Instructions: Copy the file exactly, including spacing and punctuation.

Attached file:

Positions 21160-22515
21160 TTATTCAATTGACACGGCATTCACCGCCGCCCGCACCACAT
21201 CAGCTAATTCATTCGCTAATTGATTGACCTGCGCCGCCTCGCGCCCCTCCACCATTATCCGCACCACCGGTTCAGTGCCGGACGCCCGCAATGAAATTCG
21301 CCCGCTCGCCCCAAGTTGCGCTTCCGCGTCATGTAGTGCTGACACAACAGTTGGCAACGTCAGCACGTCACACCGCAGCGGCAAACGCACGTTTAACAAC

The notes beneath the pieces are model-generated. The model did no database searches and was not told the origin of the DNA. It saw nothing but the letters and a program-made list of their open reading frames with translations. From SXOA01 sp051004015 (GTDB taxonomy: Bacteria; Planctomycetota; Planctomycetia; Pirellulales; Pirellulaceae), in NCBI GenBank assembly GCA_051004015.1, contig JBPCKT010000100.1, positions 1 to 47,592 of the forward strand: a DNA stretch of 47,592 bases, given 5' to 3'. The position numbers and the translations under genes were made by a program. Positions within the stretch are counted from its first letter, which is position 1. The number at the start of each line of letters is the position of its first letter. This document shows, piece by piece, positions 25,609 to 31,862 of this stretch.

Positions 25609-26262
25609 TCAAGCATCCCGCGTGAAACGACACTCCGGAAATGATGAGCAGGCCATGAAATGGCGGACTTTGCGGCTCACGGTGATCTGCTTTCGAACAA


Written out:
Positions 21160-22515
21160 TTATTCAATTGACACGGCATTCACCGCCGCCCGCACCACAT
21201 CAGCTAATTCATTCGCTAATTGATTGACCTGCGCCGCCTCGCGCCCCTCCACCATTATCCGCACCACCGGTTCAGTGCCGGACGCCCGCAATGAAATTCG
21301 CCCGCTCGCCCCAAGTTGCGCTTCCGCGTCATGTAGTGCTGACACAACAGTTGGCAACGTCAGCACGTCACACCGCAGCGGCAAACGCACGTTTAACAAC

The notes beneath the pieces are model-generated. The model did no database searches and was not told the origin of the DNA. It saw nothing but the letters and a program-made list of their open reading frames with translations. From SXOA01 sp051004015 (GTDB taxonomy: Bacteria; Planctomycetota; Planctomycetia; Pirellulales; Pirellulaceae), in NCBI GenBank assembly GCA_051004015.1, contig JBPCKT010000100.1, positions 1 to 47,592 of the forward strand: a DNA stretch of 47,592 bases, given 5' to 3'. The position numbers and the translations under genes were made by a program. Positions within the stretch are counted from its first letter, which is position 1. The number at the start of each line of letters is the position of its first letter. This document shows, piece by piece, positions 25,609 to 31,862 of this stretch.

Positions 25609-26262
25609 TCAAGCATCCCGCGTGAAACGACACTCCGGAAATGATGAGCAGGCCATGAAATGGCGGACTTTGCGGCTCACGGTGATCTGCTTTCGAACAA